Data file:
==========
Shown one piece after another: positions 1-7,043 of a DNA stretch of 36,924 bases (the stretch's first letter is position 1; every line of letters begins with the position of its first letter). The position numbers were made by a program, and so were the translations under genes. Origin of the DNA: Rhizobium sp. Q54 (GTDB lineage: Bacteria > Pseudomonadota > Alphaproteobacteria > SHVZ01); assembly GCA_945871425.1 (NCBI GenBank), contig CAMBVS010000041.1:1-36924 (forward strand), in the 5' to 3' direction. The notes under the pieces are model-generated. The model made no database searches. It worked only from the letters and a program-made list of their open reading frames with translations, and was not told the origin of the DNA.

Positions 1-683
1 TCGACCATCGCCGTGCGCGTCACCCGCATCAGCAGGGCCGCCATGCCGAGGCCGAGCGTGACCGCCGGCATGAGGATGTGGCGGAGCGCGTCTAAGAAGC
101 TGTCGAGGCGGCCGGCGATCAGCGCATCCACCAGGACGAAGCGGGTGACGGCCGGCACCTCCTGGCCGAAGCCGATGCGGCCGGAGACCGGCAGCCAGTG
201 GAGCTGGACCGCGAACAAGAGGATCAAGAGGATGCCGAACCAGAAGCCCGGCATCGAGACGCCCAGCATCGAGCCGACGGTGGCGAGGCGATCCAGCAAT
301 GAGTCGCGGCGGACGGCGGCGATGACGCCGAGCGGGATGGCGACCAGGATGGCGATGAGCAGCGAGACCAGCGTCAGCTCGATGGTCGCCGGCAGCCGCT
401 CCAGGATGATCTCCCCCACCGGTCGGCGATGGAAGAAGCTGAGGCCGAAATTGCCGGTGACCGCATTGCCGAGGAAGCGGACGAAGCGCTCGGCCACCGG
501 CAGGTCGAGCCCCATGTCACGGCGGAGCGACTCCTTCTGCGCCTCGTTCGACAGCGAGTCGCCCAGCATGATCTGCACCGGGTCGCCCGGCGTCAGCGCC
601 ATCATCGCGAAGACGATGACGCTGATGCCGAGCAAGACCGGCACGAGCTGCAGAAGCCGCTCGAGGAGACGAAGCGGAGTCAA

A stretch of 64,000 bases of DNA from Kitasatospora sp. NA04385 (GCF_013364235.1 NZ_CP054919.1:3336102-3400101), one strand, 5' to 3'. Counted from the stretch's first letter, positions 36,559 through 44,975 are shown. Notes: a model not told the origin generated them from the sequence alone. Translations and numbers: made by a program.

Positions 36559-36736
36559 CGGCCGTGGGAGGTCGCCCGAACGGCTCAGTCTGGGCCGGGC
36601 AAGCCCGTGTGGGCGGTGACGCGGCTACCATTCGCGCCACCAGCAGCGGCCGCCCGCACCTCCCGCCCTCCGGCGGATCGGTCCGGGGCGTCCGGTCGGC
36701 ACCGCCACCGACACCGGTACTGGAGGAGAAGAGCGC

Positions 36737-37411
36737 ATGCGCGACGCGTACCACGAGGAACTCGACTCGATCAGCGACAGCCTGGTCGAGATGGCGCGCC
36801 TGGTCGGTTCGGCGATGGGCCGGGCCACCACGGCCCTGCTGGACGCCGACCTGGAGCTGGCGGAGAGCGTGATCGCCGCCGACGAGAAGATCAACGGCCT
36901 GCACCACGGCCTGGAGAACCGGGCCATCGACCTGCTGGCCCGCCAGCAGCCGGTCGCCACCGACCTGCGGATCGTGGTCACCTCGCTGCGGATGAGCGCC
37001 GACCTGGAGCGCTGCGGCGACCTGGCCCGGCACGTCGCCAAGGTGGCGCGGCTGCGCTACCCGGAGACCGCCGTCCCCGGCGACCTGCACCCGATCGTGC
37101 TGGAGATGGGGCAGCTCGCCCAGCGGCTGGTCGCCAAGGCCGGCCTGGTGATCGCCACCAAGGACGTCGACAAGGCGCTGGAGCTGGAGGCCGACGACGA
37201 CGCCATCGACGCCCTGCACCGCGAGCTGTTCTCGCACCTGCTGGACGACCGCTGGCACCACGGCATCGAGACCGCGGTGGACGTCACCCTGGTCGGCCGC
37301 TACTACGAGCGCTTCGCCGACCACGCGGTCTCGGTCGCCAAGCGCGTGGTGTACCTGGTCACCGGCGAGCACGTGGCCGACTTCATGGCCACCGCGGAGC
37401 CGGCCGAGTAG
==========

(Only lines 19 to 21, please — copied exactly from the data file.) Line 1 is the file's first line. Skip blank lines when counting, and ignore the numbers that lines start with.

37001 GACCTGGAGCGCTGCGGCGACCTGGCCCGGCACGTCGCCAAGGTGGCGCGGCTGCGCTACCCGGAGACCGCCGTCCCCGGCGACCTGCACCCGATCGTGC
37101 TGGAGATGGGGCAGCTCGCCCAGCGGCTGGTCGCCAAGGCCGGCCTGGTGATCGCCACCAAGGACGTCGACAAGGCGCTGGAGCTGGAGGCCGACGACGA
37201 CGCCATCGACGCCCTGCACCGCGAGCTGTTCTCGCACCTGCTGGACGACCGCTGGCACCACGGCATCGAGACCGCGGTGGACGTCACCCTGGTCGGCCGC